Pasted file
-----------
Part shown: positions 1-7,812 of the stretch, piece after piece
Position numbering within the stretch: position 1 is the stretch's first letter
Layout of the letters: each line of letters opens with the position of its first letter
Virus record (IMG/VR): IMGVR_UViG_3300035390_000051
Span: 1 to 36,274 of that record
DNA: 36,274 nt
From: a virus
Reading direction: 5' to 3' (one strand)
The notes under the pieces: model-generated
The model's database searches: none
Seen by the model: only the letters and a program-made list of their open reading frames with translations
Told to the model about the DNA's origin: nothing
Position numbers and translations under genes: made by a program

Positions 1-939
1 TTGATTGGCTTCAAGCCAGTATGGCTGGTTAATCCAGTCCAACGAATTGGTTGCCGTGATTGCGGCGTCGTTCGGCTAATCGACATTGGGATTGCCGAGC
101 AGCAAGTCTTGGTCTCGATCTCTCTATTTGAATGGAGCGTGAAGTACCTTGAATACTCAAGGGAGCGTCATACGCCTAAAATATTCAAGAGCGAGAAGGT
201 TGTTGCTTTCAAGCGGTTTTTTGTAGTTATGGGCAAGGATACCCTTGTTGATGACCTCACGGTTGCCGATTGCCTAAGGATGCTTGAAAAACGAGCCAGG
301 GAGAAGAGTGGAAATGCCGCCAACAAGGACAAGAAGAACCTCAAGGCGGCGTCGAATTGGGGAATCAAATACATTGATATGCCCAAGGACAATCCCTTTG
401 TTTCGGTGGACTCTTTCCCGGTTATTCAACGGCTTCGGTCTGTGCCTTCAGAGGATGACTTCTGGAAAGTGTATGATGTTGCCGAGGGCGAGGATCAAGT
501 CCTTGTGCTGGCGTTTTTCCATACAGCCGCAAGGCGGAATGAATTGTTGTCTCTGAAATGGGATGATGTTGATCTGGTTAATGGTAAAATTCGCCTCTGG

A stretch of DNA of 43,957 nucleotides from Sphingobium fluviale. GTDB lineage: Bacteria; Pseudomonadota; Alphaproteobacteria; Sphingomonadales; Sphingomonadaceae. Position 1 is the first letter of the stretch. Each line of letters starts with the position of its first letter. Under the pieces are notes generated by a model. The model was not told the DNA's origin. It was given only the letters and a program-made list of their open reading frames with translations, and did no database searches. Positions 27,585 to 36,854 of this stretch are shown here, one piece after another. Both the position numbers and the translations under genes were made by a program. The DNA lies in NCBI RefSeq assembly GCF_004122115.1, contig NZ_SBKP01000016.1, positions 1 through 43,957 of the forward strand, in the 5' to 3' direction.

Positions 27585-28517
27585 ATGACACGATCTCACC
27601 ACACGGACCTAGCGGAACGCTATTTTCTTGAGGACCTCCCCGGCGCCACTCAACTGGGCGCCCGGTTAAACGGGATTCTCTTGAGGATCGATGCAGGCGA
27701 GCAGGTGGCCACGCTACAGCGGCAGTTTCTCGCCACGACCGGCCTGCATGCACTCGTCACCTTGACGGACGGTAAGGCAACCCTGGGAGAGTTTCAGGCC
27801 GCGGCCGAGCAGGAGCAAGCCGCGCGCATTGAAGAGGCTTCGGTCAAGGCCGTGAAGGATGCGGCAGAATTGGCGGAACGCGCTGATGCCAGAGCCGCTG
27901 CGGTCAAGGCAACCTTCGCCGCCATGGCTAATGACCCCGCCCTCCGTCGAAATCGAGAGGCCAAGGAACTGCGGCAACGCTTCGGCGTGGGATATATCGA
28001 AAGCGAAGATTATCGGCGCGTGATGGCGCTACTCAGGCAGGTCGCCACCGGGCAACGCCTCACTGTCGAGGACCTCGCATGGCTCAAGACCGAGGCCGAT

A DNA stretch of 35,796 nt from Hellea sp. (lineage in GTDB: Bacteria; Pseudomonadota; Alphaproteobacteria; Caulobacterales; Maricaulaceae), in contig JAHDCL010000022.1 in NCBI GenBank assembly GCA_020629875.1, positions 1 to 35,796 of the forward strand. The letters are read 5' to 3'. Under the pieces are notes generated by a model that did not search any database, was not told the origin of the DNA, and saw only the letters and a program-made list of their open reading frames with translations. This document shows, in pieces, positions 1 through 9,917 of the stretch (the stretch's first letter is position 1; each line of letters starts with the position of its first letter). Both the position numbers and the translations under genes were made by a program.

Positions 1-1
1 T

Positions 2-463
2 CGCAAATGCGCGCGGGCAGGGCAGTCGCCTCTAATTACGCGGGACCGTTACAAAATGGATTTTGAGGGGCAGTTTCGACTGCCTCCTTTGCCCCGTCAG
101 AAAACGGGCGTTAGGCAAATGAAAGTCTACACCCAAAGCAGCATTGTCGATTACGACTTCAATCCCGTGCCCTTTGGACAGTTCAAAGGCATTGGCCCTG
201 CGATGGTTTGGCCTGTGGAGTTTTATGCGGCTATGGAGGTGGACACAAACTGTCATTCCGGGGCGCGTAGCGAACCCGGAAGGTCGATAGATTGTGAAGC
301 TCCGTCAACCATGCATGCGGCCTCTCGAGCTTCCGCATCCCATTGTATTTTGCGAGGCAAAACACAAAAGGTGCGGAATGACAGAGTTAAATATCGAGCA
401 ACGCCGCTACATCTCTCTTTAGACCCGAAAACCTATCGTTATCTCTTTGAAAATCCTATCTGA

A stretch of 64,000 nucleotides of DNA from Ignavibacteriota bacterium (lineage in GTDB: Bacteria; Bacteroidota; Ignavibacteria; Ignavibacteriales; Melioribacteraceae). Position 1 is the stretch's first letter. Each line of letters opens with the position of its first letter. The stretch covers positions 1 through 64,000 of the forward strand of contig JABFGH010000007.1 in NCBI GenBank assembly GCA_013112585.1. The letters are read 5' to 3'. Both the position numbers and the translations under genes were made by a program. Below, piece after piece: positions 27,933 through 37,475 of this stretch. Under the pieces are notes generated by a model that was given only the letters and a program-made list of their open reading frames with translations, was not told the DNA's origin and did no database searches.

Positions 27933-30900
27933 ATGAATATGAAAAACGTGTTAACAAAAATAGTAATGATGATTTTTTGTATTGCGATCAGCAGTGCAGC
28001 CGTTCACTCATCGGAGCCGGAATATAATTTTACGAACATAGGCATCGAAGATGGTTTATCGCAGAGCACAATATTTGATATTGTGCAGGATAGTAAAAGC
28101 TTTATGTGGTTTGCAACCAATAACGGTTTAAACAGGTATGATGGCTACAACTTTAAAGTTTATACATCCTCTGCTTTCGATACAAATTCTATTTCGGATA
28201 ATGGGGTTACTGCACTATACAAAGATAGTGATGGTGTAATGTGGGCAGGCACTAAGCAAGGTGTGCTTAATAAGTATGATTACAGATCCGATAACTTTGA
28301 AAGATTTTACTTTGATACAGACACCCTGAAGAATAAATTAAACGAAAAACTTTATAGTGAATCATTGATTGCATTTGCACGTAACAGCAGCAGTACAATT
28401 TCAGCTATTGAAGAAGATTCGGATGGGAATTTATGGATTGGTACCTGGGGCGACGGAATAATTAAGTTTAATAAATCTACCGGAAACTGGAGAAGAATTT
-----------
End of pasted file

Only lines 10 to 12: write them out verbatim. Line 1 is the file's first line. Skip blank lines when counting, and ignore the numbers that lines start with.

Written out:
The model's database searches: none
Seen by the model: only the letters and a program-made list of their open reading frames with translations
Told to the model about the DNA's origin: nothing